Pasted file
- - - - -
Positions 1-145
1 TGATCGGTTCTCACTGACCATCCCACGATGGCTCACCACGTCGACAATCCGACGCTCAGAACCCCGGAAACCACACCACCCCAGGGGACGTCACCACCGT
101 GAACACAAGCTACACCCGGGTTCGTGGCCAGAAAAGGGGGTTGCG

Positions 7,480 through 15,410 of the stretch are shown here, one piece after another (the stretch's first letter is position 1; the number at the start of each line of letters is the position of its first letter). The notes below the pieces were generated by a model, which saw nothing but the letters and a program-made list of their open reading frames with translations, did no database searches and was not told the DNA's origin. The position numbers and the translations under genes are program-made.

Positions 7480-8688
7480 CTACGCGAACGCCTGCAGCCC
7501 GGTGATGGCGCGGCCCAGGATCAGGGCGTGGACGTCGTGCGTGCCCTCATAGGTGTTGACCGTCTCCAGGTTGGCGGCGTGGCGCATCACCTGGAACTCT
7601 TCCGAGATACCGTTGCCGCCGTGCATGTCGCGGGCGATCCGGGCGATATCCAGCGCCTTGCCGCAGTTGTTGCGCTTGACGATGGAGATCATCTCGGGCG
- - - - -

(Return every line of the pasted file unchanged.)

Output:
Positions 1-145
1 TGATCGGTTCTCACTGACCATCCCACGATGGCTCACCACGTCGACAATCCGACGCTCAGAACCCCGGAAACCACACCACCCCAGGGGACGTCACCACCGT
101 GAACACAAGCTACACCCGGGTTCGTGGCCAGAAAAGGGGGTTGCG

Positions 7,480 through 15,410 of the stretch are shown here, one piece after another (the stretch's first letter is position 1; the number at the start of each line of letters is the position of its first letter). The notes below the pieces were generated by a model, which saw nothing but the letters and a program-made list of their open reading frames with translations, did no database searches and was not told the DNA's origin. The position numbers and the translations under genes are program-made.

Positions 7480-8688
7480 CTACGCGAACGCCTGCAGCCC
7501 GGTGATGGCGCGGCCCAGGATCAGGGCGTGGACGTCGTGCGTGCCCTCATAGGTGTTGACCGTCTCCAGGTTGGCGGCGTGGCGCATCACCTGGAACTCT
7601 TCCGAGATACCGTTGCCGCCGTGCATGTCGCGGGCGATCCGGGCGATATCCAGCGCCTTGCCGCAGTTGTTGCGCTTGACGATGGAGATCATCTCGGGCG